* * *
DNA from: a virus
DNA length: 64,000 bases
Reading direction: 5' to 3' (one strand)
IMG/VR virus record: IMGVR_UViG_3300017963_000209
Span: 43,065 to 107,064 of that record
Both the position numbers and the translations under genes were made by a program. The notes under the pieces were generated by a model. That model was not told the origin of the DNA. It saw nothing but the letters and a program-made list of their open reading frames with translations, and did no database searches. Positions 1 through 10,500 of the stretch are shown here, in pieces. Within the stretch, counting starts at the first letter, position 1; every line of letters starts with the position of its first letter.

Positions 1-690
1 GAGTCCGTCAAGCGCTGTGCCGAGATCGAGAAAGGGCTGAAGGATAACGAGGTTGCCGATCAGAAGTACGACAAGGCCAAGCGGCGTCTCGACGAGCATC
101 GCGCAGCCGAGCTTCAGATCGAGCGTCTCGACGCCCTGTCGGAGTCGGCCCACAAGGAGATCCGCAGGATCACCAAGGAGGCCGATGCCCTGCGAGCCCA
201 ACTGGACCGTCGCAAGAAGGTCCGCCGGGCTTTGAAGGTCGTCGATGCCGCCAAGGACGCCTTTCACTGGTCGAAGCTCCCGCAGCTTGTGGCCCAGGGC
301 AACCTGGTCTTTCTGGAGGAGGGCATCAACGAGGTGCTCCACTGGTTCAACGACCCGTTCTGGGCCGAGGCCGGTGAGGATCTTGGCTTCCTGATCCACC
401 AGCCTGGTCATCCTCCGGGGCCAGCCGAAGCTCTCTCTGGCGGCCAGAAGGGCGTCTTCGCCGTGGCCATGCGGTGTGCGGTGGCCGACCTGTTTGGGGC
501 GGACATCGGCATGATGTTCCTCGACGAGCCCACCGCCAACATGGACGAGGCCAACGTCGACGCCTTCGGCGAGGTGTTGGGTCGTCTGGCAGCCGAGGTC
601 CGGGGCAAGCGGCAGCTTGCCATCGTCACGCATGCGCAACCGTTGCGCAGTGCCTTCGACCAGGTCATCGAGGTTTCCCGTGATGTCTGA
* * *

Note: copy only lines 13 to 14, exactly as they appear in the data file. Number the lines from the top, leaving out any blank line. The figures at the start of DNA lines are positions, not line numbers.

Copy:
501 GGACATCGGCATGATGTTCCTCGACGAGCCCACCGCCAACATGGACGAGGCCAACGTCGACGCCTTCGGCGAGGTGTTGGGTCGTCTGGCAGCCGAGGTC
601 CGGGGCAAGCGGCAGCTTGCCATCGTCACGCATGCGCAACCGTTGCGCAGTGCCTTCGACCAGGTCATCGAGGTTTCCCGTGATGTCTGA